What about a coded diary then?

Already been there. Samuel Pepys, the seventeenth century diarist wrote in an obscure form of shorthand, which kept his words pretty safe from casual scrutiny. Such codes are easier to master than you might think, and I developed my own, which I still use occasionally in my notebooks. However, while it’s possible to eventually write flowingly in an obscure, self invented code, I found it was far more difficult to casually flick back through entries and read them, and reading them is an important part of the process.

No,… coded diaries are fun, but a laborious thing to peruse and if a coded diary’s discovered, it doesn’t matter what your code is obscuring it’s all going to be interpreted as dark – otherwise why cover it with a code? Also you should be careful of taking a coded diary abroad, say on holiday, in these terribly paranoid times, as it might get you into trouble at the airport if the security people get hold of it! And you could really do without the embarrassment, or the rubber gloves – right?

So what do you do?

Well, if you’re reading this on my blog, the solution is already at hand. Computers! Computers are ubiquitous and cheap these days. Old ones get thrown away when they’re still useful, or they can be purchased off eBay for very little money at all, and sooner or later they’ll be giving them away free with bags of potatoes at the supermarket. So, write your diary on a computer, but keep it on a memory stick because computers sometimes go wrong and lose everything. Most important of all though is that you get some freeware encryption software off the internet, and secure your diary under a password. Welcome, dear scribbler to the cyber age. Samuel Pepys, would have loved it!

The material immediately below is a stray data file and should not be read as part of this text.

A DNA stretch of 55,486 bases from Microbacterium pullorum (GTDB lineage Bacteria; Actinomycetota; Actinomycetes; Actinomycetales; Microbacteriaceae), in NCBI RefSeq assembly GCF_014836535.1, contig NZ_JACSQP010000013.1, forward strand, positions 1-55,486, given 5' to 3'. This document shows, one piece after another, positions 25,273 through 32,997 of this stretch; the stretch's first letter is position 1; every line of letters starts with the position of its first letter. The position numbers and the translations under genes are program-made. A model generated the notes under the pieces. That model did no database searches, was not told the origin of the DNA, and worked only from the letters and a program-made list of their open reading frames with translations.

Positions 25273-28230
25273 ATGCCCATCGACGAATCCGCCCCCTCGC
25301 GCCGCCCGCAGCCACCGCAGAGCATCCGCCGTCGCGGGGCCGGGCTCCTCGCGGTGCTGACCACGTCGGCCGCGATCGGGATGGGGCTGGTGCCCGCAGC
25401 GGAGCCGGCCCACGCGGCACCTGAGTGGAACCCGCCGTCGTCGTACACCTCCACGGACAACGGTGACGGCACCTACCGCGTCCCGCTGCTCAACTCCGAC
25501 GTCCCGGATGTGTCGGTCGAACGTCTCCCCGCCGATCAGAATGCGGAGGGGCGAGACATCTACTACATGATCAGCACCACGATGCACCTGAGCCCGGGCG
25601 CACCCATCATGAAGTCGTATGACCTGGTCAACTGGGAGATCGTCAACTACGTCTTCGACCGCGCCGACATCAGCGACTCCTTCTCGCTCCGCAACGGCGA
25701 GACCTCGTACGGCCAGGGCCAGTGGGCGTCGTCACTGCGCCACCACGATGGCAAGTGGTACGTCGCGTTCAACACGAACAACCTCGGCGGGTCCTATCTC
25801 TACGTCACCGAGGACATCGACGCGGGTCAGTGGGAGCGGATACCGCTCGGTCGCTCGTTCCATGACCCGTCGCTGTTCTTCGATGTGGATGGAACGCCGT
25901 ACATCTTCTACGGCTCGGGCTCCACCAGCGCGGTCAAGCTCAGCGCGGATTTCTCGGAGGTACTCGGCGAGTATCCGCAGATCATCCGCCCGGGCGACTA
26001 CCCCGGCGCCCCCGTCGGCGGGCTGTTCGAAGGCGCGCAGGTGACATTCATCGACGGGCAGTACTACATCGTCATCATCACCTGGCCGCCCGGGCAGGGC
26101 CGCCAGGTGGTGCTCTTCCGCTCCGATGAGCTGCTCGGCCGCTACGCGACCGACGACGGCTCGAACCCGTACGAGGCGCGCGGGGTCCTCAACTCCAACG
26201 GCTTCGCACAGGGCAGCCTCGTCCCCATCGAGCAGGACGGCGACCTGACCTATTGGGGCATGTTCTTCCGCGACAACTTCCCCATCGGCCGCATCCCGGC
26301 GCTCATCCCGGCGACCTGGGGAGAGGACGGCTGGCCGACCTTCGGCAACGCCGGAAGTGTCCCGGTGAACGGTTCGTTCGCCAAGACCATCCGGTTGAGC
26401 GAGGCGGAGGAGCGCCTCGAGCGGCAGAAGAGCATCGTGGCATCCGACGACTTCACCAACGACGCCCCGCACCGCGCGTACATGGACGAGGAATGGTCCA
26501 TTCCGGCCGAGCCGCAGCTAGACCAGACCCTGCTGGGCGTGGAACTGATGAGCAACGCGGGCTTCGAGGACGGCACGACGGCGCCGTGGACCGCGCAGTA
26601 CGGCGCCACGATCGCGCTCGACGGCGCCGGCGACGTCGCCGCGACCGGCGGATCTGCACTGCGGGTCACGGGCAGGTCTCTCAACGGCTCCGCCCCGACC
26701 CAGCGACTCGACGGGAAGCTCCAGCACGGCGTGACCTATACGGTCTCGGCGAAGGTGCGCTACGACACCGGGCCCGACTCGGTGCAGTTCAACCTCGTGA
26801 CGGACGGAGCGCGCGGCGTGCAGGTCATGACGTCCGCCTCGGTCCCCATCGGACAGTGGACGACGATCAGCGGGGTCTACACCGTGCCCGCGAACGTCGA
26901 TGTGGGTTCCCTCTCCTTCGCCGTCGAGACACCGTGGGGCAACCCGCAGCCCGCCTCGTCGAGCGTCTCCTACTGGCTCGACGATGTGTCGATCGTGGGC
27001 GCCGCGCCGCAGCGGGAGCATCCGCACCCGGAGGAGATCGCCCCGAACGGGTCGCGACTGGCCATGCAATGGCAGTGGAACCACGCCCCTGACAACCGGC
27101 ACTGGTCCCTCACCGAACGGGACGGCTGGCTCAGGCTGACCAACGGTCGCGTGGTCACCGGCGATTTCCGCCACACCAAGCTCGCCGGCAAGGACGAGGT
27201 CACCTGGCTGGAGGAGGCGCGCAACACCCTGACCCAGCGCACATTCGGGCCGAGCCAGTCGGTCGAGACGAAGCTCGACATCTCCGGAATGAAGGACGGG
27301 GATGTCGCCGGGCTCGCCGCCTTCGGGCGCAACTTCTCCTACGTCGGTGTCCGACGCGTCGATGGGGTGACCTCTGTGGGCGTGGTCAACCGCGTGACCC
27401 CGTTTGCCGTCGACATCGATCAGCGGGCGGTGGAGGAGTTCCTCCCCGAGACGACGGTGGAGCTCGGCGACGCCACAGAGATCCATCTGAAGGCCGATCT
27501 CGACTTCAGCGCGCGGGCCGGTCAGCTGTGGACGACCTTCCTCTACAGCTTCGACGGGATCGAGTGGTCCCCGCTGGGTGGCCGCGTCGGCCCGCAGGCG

There are, of course, a lot of diary programs you can download, some of them for free, and I’ve experimented with a few, but I find I end up fiddling too much with the software instead of simply writing stuff down. Personally  I prefer a simple Rich Text Format file – along with the encryption software – the simpler to use the better (I like the free Encrypt Files by Pow Tools)

If you’re particularly paranoid and afraid of cyber-snoopers and those dastardly key click capture devices, then don’t write your diary on a computer that’s connected to the internet – though if you’re at this level of paranoia you’re either a conspiracy theorist, or you’ve got something on your computer you really shouldn’t have!

Now  you’ve finally got a diary that’s safe from everyone except perhaps a  state salaried cryptanalyst, so you can write down anything you want, no matter how icky or potentially embarrassing. At last! A private diary you can really trust.

But how do you use it?

Well, that’s up to you of course, and it doesn’t matter, so long as you do use it. I’m a compulsive writer, and perhaps my scribbling habits are different to others, but I’ll describe how I’ve come to use my cyber-diary and where it fits in to the greater scheme of all things literary.

The way I see it the modern scribbler has three levels for self-expression nowadays: We have the private diary, and what we put in here is basically not for human consumption, on account of its occasionally poisonous, unguarded or explosive nature. Then we have the blog, which is a sort of publicly available diary, carefully sanitised and smiley-safe. And then we have the work itself.